MAY 21st 1991: NIGHT OF THE STORM
Delhi, one summer evening
Elections in the air
I am home returning
There is palpable excitement everywhere
I wonder about a lonely pilot
Up in the dense clouds in a throbbing cockpit
Experienced sure he maybe, but
This sudden storm is quite a bit
Reach home and quickly switch on the news
Heave a sigh of relief
The pilot is in Madras airing his political views
Am delighted beyond belief
Reassured, I go to sleep
Set my bedside clock for morning alarm
Next day there are business appointments to keep
Even under the thin quilt, it is quite warm
Unexpectedly, the telephone rings
I get up with a disgruntled start
Wonder what news it brings
Why is my heart beating so fast?
Haven’t you heard the news as yet?
It is a terrible disaster
This is certainly one of the saddest
A woman has lost her husband, the children their father
In a state of virtual shock
I struggle out of bed
It is midnight, reminds the grand old clock
It is true, Rajiv Gandhi is dead
In an obscure, so far unheard-of-place
A happy soul, a genial man has met with fate
Only memories remain of his handsome face
Alas, an appointment for which he was not late
I look up to find, surprisingly, the clouds have cleared
It seems like an impenetrably calm, still night
The moon and stars have again reappeared
But there is darkness in the light
I was working in the NRI Division of ANZ Grindlays Bank at 10 E Connaught Place in New Delhi in 1991. It was a regular day at the office, business as usual, men at work and everyone pretending as if the world survived thanks to their inimitable dexterity. Bankers are ( were???) pregnant with hubris. Outside, the mercury rose with a determined resolve, unrelenting in its searing intensity. But by afternoon, the weather outside had begun to subtly change, before suddenly assuming extraordinary proportions. Quite dramatically. The scorching sun had given way to one of Delhi’s typical summer dust-storms which enveloped the city in a thick dark particle-infested smog-like cloud. By late evening , we were experiencing heavy thundershowers accompanied by fiery lightning in sporadic bursts. It seemed like the heavens above were experiencing some serious warfare. The gods indeed were expressing a peculiar ire.
The bitterly-contested election campaign of 1991 was drawing to a close, and there were newspaper reports that former Prime Minister Rajiv Gandhi was occasionally flying his small plane himself, the private passion of a former Indian Airlines pilot. Although I had read that he was campaigning down in southern parts of India , I sincerely prayed that he was not up in the sky above Delhi that evening in his miniscule aircraft as it would be highly unsafe given the rough weather conditions. I reached home about 7 pm that evening and tuned into Doordarshan to find that Rajiv Gandhi was indeed wrapping up the national campaign in Madras (Tamil Nadu) that night. I was hugely relieved. But the deep sense of an unnerving premonition was disconcerting. It lingered momentarily, but soon I moved on.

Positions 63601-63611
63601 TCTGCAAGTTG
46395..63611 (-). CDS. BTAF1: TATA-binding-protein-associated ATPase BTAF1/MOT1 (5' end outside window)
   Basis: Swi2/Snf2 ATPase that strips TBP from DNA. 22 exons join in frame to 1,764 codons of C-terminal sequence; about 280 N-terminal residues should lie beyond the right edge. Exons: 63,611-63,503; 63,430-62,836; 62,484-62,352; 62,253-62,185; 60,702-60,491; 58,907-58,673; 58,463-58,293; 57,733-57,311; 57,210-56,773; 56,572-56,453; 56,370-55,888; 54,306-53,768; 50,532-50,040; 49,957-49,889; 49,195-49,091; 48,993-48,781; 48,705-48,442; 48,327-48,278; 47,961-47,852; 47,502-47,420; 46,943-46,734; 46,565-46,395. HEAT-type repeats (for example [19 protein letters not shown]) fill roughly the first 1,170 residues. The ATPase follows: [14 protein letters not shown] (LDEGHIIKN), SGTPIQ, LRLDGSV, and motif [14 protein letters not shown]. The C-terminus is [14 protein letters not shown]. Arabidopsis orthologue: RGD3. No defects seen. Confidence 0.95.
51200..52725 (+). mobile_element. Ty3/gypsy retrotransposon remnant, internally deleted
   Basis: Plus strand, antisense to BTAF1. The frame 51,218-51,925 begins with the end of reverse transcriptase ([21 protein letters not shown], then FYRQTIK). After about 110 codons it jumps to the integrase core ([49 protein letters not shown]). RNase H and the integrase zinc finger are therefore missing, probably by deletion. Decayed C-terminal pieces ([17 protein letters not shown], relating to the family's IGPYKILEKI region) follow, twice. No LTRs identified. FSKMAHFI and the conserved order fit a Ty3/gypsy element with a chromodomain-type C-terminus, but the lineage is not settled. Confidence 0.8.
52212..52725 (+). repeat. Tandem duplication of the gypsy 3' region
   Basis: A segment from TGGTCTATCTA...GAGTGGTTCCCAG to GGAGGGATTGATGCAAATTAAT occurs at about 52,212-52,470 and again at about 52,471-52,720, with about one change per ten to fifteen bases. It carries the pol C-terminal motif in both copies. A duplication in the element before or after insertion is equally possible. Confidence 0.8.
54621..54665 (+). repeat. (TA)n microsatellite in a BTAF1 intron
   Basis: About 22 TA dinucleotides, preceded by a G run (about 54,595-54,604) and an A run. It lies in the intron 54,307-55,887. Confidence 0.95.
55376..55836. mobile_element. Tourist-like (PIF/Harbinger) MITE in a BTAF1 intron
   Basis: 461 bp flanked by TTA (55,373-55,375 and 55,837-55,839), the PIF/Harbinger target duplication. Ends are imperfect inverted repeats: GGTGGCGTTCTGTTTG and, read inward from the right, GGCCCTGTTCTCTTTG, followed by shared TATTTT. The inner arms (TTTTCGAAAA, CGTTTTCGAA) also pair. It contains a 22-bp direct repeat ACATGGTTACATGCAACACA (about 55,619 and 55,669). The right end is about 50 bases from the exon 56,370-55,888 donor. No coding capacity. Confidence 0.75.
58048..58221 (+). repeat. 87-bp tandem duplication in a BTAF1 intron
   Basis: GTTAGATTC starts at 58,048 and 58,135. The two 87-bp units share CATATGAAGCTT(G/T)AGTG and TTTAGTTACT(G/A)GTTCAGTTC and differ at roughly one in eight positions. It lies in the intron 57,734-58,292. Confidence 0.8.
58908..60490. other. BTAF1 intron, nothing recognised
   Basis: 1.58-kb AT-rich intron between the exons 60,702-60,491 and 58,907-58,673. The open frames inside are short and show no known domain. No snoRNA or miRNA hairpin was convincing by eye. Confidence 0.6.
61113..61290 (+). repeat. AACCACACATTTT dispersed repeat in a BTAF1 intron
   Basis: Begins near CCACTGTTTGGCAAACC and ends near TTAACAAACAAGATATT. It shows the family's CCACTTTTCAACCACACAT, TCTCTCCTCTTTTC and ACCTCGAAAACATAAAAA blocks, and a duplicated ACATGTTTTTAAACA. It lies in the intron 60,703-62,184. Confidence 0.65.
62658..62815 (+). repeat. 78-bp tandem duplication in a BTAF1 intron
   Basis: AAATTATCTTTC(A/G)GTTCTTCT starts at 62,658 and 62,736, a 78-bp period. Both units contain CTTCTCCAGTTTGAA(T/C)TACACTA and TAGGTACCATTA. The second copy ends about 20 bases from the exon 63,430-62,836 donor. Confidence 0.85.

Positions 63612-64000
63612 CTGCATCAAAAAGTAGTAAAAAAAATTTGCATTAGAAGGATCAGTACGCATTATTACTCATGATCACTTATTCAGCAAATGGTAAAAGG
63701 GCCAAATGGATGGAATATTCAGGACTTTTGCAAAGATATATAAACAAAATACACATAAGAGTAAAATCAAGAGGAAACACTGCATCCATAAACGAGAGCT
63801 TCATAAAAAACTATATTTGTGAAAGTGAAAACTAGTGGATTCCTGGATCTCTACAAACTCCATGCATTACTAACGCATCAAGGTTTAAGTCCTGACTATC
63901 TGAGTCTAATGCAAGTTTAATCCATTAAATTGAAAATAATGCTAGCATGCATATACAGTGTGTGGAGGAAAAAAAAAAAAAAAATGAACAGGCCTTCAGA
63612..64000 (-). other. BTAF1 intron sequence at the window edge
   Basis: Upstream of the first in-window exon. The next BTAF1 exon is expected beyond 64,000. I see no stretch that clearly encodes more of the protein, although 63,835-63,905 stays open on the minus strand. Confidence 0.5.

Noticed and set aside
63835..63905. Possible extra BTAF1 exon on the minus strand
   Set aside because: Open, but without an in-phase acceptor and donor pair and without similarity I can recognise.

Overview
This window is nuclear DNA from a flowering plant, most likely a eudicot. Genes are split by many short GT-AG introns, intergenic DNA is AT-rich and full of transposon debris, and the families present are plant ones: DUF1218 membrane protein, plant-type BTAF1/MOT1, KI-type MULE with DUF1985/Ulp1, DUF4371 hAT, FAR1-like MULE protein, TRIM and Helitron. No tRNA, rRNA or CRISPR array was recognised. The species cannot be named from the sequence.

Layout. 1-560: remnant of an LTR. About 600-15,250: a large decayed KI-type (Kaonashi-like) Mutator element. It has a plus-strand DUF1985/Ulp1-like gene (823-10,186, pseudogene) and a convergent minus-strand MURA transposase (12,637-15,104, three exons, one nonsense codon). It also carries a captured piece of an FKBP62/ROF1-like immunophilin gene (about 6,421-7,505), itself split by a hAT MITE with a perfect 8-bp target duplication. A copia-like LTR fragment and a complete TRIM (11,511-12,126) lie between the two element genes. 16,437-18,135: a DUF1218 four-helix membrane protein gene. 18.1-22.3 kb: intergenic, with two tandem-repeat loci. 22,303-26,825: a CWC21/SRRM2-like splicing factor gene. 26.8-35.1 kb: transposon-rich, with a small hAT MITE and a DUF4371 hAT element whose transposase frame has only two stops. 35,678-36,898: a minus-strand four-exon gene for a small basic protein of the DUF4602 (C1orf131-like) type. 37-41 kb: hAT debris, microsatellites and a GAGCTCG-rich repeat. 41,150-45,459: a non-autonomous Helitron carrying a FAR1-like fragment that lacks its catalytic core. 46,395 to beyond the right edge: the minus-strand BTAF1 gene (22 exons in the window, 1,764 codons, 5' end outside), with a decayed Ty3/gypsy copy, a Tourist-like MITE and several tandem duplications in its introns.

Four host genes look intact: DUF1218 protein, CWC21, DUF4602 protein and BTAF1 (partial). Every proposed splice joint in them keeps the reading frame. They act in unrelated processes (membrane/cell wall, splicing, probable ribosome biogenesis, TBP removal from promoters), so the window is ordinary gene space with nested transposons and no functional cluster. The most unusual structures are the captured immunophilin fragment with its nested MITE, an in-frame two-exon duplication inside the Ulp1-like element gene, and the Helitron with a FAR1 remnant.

I was a big Rajiv Gandhi fan; for many in our generation, Rajiv Gandhi was India’s new hope , who inspired you into believing that we would be in able hands under his stewardship. In short, he was India’s lodestar. Although he had taken charge under tragic circumstances on the ghastly night of Mrs Indira Gandhi’s assassination in 1984, he brought in a breath of fresh air with his bold, pragmatic, breakthrough statements and actions before some calamitous errors had brought that golden honeymoon period to an abrupt halt. But the two years under the opportunistic VP Singh-led alliance had been disturbing, and during their reign the country looked liked it was drifting into complete chaos , lacking in direction and going nowhere under their shibboleths of social emancipation . Initial opinion polls indicated that the Congress would reemerge as a leading political force and that Rajiv Gandhi would be Prime Minister once again. We were indeed very excited.
Then late in the night as I prepared to sleep the telephone rang. And everything changed.
This poem was written over a decade back and is an extract from my book When I Wondered About You , published in 1999.